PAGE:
Greatness is a choice, and to attain that greatness you have to be willing to a pay a price.
That was the message from the Rev. Twana Harris, a 1999 Lincoln University graduate who was the featured speaker at Thursday's Founders Day Convocation at LU.
Speaking to students, faculty, staff and alumni at the annual event to remember the founders of the university — the soldiers of the 62nd and 65th Missouri Colored Infantry units — Harris said, when she was at LU, her instructors and mentors taught her "greatness was not a grade point average, but it was the realization that our gifts and skills weren't just for us, but they were meant to season the world around us."
Harris said she found she was unexpectedly moved by what she heard from President Donald Trump during his State of the Union speech Tuesday, when he said: "We must choose between greatness or gridlock, and I ask you to choose greatness."
"Never in my little brown life did I think I would quote brother Trump," Harris said. "Even brother Trump acknowledges that greatness is a choice between the mountaintop and the valley. The founders of Lincoln made a choice to establish something that was greater than themselves. Our founders understood that in order to complete this great work, they had to choose community over personal agenda."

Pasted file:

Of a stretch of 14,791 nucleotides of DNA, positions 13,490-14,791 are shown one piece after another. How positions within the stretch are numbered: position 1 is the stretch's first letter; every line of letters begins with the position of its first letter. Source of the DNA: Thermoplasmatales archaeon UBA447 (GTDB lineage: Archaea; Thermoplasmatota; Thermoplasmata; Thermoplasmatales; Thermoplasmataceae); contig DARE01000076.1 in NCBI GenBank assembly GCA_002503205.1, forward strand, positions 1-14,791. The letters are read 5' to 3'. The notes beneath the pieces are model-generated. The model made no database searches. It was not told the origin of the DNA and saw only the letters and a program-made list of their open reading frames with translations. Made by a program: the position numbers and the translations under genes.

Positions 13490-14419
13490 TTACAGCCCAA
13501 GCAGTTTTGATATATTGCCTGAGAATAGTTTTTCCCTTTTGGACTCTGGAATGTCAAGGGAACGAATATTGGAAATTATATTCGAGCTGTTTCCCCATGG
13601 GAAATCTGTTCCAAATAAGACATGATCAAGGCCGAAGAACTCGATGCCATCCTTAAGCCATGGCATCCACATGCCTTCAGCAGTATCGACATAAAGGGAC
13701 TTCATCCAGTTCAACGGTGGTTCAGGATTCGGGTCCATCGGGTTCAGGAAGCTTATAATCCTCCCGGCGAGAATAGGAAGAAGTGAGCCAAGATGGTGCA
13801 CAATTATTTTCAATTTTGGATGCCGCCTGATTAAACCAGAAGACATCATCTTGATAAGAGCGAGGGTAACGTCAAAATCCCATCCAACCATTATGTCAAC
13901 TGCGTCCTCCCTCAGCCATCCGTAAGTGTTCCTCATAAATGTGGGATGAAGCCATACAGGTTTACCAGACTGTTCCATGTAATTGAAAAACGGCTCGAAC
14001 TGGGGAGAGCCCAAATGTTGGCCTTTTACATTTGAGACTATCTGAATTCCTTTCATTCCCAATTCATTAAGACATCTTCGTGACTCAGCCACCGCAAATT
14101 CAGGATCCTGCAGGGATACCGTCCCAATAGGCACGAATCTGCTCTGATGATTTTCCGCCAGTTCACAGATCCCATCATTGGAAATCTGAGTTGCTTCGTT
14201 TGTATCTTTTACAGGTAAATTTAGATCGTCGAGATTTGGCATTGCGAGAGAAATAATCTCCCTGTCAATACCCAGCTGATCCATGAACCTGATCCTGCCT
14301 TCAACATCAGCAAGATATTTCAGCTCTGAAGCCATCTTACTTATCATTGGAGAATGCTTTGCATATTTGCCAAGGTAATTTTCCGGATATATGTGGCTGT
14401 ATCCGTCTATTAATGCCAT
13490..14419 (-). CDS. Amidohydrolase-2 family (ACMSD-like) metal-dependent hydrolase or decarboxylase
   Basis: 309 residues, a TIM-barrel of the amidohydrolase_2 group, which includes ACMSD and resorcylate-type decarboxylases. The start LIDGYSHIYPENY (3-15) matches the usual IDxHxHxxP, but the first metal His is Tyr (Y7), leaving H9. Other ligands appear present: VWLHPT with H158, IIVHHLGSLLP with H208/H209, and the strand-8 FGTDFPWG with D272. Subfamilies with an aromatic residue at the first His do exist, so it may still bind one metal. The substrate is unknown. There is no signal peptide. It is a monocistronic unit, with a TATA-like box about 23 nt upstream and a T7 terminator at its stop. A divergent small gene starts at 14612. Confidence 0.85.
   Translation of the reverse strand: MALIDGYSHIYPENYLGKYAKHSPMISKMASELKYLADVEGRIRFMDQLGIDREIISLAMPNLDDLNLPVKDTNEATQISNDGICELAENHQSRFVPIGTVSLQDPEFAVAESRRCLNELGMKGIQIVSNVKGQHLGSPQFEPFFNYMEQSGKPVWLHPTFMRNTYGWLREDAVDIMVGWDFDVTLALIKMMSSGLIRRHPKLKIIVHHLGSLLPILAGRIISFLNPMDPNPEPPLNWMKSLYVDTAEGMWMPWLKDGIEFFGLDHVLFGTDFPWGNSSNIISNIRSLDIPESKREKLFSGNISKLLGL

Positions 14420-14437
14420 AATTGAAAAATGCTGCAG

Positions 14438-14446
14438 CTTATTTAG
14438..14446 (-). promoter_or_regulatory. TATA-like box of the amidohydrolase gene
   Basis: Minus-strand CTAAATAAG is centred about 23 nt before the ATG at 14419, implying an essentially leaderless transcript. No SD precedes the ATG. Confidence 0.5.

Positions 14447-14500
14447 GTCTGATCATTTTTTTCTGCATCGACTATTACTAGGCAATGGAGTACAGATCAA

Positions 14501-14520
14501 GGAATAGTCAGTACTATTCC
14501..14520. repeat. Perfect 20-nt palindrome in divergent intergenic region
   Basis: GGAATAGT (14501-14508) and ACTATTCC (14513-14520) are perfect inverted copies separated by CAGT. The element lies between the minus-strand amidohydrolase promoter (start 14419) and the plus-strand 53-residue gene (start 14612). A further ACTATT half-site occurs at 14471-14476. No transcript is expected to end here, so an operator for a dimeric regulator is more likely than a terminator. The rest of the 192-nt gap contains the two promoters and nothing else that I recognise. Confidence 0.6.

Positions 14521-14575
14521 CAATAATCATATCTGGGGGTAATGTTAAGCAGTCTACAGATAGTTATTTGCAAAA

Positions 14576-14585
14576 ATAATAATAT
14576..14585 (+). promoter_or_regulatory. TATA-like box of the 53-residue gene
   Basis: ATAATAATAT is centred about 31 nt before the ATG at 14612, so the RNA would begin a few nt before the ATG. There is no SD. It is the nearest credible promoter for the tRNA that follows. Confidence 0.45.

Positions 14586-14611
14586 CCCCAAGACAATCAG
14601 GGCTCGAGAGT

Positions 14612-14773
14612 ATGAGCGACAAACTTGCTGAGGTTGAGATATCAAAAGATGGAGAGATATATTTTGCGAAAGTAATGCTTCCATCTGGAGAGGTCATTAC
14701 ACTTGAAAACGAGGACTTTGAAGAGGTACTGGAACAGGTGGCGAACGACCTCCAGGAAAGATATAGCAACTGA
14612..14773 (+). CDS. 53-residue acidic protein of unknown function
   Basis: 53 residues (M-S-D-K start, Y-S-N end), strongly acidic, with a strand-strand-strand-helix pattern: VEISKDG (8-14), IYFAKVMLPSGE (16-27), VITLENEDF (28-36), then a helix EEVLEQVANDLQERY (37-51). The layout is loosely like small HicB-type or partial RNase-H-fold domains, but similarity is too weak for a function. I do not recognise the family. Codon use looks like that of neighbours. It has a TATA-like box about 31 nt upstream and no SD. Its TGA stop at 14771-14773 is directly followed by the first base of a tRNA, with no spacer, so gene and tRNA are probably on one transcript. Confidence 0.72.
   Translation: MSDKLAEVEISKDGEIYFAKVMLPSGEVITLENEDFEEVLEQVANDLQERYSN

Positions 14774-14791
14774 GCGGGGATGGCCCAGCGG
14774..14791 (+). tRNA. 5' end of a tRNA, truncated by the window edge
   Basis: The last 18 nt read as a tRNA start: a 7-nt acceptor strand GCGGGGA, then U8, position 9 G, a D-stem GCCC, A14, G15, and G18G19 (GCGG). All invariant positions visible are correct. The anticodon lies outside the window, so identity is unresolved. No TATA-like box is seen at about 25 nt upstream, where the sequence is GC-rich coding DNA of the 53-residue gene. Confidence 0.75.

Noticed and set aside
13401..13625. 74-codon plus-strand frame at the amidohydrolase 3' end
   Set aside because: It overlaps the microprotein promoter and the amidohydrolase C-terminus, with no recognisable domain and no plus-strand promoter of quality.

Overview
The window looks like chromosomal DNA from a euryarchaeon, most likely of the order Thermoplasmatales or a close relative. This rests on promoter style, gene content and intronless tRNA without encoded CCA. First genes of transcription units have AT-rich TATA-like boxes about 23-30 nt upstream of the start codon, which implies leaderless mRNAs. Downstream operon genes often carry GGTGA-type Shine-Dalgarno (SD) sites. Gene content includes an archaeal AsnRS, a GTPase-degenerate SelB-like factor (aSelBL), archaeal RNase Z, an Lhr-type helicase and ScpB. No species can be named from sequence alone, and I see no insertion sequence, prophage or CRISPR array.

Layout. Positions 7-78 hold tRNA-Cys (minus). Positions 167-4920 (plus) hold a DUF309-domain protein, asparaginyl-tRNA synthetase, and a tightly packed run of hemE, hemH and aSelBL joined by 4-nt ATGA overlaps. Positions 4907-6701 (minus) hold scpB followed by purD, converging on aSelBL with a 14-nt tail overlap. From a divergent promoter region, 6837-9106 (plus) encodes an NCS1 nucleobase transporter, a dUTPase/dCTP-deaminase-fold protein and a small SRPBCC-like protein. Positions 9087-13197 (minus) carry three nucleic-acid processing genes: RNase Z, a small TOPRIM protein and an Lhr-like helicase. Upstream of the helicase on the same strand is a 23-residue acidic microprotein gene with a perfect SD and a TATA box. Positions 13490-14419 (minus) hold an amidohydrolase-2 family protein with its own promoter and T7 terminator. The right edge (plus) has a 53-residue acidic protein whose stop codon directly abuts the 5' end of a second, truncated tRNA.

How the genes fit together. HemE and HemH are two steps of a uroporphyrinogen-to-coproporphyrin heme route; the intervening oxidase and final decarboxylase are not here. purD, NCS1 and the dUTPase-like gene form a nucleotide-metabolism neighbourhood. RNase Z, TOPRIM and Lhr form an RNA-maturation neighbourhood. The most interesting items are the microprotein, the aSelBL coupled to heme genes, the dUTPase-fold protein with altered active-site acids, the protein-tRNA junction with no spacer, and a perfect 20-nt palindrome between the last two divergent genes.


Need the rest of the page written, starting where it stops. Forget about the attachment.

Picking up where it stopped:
LU President Jerald Jones Woolfolk told those gathered at Richardson Fine Arts Center on Thursday that they continue to serve the charge of the founders to make sure students who attend the university are better when they leave it.
"We will never rest on our laurels or live in the past, but rather to continue to grow, to continue to be innovative and to continue to reach for the highest levels of excellence," Woolfolk said.
LU is celebrating its 153rd year of existence; and Kendall Montgomery, a senior marketing major student and chair of the campus activity board, told the crowd LU is still the living embodiment of what the founding soldiers wanted it to be.
"It's much larger than everything they ever imagined," Montgomery said. "They wanted us to understand that if you are willing to do hard work, your dream of a higher education can come true. I am proud to be part of Lincoln University."